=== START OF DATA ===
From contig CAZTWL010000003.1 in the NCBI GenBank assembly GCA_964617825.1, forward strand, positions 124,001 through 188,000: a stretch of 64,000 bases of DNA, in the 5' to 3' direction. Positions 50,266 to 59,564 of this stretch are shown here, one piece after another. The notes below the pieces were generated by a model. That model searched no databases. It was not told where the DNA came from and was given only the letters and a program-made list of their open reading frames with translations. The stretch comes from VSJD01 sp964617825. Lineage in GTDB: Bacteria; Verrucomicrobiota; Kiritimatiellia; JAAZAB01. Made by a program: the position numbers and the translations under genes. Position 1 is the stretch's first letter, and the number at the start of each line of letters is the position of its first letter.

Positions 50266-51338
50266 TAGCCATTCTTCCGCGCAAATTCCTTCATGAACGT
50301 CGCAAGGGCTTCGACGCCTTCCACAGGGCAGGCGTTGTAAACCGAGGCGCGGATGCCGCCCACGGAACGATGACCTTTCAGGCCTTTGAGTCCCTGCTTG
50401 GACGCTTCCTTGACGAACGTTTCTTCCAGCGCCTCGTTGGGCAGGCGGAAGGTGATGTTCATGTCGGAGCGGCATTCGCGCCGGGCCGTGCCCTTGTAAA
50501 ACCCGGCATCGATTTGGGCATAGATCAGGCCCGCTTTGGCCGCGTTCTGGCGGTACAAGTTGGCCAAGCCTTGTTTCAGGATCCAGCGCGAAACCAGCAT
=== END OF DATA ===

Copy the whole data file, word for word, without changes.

From contig CAZTWL010000003.1 in the NCBI GenBank assembly GCA_964617825.1, forward strand, positions 124,001 through 188,000: a stretch of 64,000 bases of DNA, in the 5' to 3' direction. Positions 50,266 to 59,564 of this stretch are shown here, one piece after another. The notes below the pieces were generated by a model. That model searched no databases. It was not told where the DNA came from and was given only the letters and a program-made list of their open reading frames with translations. The stretch comes from VSJD01 sp964617825. Lineage in GTDB: Bacteria; Verrucomicrobiota; Kiritimatiellia; JAAZAB01. Made by a program: the position numbers and the translations under genes. Position 1 is the stretch's first letter, and the number at the start of each line of letters is the position of its first letter.

Positions 50266-51338
50266 TAGCCATTCTTCCGCGCAAATTCCTTCATGAACGT
50301 CGCAAGGGCTTCGACGCCTTCCACAGGGCAGGCGTTGTAAACCGAGGCGCGGATGCCGCCCACGGAACGATGACCTTTCAGGCCTTTGAGTCCCTGCTTG
50401 GACGCTTCCTTGACGAACGTTTCTTCCAGCGCCTCGTTGGGCAGGCGGAAGGTGATGTTCATGTCGGAGCGGCATTCGCGCCGGGCCGTGCCCTTGTAAA
50501 ACCCGGCATCGATTTGGGCATAGATCAGGCCCGCTTTGGCCGCGTTCTGGCGGTACAAGTTGGCCAAGCCTTGTTTCAGGATCCAGCGCGAAACCAGCAT